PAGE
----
A long time ago, I dropped by a session of a creative writing course where the teacher brought a lot of reference books. One of them was a lovely picture/sketch-based identification dictionary. There were vivid drawings of a Regency ballroom, and each of the items in the room had a tag that showed their name. There were also lots of other things -- wardrobe and coats with all their parts named, obscure house parts, etc. No idea what it's called.

I've been trying to find a good subject-based visual dictionary like that. I often don't know how to describe a particular furniture or clothing item exactly, and it would be lovely to just be able to look up a picture, then read the tag that points to the name of the item in the picture!

  • "... to look up a picture, then read the tag that points to the name of the item in the picture!" that makes it more of a Thesaurus?
    – Kris
    Dec 19, 2011 at 5:48

3 Answers 3


What you remember was possibly one of the DK visual dictionaries, which are brilliantly done and quite memorable. (I have the DK Illustrated Oxford Dictionary on my bookshelf as I write this.)

The is also a Facts on File Visual Dictionary, sitting right beside the Oxford.

  • The Ultimate Visual Dictionary, which is one of the DK visual dictionaries, seems excellent from the link you gave! There are many narrowly scoped DK visual dictionaries, but they are sold separately. If one wanted a broad general visual dictionary, DK's Ultimate Visual Dictionary looks great: For children, adults, students, all ages! I wonder how it compares to the M-K? Dec 18, 2011 at 23:34

They used to be called 'Illustrated Dictionaries' as I remember from a long time ago. Today, though, it's only the children's dictionaries that one more often sees richly illustrated.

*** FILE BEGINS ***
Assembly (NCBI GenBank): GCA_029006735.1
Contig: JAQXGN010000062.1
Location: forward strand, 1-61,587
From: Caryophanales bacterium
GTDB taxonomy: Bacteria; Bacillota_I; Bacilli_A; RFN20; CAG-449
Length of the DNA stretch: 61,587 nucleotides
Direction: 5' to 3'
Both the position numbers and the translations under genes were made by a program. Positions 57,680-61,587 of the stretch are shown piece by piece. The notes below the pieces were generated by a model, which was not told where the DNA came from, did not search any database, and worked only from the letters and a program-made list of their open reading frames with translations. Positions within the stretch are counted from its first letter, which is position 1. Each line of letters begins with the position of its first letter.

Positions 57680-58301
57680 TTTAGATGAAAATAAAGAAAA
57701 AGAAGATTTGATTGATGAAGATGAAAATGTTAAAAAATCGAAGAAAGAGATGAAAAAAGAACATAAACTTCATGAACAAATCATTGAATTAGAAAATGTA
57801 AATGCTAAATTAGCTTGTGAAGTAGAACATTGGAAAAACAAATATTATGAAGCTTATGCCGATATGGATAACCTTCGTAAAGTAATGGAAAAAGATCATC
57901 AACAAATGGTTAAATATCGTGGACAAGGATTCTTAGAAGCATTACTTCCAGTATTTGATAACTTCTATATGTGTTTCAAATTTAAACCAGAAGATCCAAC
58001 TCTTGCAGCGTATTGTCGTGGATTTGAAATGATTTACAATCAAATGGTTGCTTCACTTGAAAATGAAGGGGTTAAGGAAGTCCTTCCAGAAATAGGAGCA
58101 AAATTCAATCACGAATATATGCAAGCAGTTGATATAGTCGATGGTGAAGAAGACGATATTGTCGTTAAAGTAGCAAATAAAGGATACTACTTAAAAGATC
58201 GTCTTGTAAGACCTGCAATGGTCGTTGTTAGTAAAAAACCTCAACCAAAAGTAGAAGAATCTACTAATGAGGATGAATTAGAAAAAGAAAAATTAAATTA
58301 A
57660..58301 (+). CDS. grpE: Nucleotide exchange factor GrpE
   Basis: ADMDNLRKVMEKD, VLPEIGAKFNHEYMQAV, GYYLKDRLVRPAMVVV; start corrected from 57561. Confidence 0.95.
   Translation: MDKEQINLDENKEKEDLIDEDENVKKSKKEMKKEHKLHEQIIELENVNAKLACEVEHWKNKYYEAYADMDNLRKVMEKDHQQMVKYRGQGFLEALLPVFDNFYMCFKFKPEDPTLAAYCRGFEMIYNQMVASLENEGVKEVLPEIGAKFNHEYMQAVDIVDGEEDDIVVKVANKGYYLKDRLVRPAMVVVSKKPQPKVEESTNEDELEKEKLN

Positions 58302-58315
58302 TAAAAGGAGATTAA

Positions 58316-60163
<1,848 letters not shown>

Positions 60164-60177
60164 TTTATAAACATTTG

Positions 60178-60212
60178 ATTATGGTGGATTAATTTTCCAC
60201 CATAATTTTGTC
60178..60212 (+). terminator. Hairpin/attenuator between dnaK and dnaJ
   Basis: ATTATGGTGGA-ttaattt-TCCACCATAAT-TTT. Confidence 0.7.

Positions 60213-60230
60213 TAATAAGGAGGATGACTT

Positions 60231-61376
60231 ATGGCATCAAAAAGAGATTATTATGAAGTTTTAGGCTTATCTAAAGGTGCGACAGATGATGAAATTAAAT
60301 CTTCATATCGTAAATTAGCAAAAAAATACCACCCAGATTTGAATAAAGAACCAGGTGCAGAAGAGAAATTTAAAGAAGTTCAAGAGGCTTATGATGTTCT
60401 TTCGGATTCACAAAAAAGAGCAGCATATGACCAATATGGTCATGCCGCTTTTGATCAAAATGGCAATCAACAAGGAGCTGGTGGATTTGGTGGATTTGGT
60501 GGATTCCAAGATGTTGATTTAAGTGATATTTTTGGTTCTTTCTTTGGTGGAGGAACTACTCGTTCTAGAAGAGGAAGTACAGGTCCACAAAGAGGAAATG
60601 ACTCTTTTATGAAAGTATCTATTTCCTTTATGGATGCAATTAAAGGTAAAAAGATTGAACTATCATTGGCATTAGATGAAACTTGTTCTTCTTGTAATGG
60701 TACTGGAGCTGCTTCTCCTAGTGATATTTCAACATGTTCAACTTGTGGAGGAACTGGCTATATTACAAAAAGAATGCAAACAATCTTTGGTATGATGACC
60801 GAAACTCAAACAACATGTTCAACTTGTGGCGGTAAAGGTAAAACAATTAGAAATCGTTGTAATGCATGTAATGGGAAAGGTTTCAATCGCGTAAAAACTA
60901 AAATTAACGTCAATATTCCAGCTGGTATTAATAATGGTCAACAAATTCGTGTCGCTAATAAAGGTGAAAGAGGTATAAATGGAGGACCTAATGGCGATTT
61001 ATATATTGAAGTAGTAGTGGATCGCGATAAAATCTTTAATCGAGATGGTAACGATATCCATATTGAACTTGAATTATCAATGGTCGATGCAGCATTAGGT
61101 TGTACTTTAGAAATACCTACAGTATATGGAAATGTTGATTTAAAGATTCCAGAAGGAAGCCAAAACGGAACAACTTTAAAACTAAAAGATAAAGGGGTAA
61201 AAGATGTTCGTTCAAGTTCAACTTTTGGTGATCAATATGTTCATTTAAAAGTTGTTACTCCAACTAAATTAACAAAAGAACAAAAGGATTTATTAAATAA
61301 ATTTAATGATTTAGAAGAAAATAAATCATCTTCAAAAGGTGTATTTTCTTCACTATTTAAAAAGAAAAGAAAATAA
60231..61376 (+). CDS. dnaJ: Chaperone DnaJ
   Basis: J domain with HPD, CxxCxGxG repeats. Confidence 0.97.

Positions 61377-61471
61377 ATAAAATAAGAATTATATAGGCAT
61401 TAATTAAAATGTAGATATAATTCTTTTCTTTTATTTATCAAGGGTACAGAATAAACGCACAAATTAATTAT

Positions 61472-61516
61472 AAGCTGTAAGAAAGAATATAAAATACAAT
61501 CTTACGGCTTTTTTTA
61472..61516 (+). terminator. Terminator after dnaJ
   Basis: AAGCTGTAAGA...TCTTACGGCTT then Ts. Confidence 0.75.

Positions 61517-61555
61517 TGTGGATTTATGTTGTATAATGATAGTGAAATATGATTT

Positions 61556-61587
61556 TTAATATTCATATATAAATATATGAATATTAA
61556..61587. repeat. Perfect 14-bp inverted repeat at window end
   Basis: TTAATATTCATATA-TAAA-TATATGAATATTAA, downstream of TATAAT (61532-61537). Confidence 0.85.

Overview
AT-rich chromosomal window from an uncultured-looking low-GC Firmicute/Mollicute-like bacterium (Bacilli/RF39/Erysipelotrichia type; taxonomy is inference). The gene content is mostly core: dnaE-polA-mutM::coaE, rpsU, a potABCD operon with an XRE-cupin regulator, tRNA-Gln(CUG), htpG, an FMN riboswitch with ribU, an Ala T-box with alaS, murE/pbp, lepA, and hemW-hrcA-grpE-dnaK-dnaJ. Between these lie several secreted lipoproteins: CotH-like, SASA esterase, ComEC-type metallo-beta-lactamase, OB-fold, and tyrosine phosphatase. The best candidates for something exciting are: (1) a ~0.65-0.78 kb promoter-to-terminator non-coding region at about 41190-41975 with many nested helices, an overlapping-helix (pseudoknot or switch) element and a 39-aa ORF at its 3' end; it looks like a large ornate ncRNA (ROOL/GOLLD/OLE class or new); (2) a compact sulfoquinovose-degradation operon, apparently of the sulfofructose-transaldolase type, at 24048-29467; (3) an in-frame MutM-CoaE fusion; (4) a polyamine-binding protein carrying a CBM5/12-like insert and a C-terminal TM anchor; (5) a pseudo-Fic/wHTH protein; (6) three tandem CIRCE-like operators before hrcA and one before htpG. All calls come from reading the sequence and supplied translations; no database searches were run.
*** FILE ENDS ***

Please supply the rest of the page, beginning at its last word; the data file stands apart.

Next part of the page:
Why, even Google has the two distinct: 'Search Images' & 'Search Web', which I find pretty disconcerting most of the time.


I found a current hard-copy version of the Merriam Webster Visual Dictionary. 2010 Merriam-Webster's VISUAL Dictionary in English for all ages (cover image) In fact, it IS suited for all ages and audiences. This includes children, adults and even medical students and physicians, I was surprised to find, based on this post (Cases Medical and Health Blog):

The new Merriam-Webster's Visual Dictionary incorporates thousands of color illustrations organized by subject area... useful to patients and students. The full-color pictorial images are grouped into chapters outlining major themes such as:

  • Earth
  • Plants & gardening
  • Animal kingdom
  • Human beings
  • Food & kitchen
  • Clothing & accessories
  • Arts & architecture
  • Communications
  • Transportation & machinery
  • Science
  • Sports & games

I really like the Merriam-Webster Visual Dictionary. The online version is the only one I am familiar with, although I believe it is available in print. It is free to access online, as far as I can tell.

There is also a Visual Thesaurus, but that is more about diagramming word relationships using network-style visualization. The Visual Dictionary Online is definitely focused on pictures and images, just as you described.

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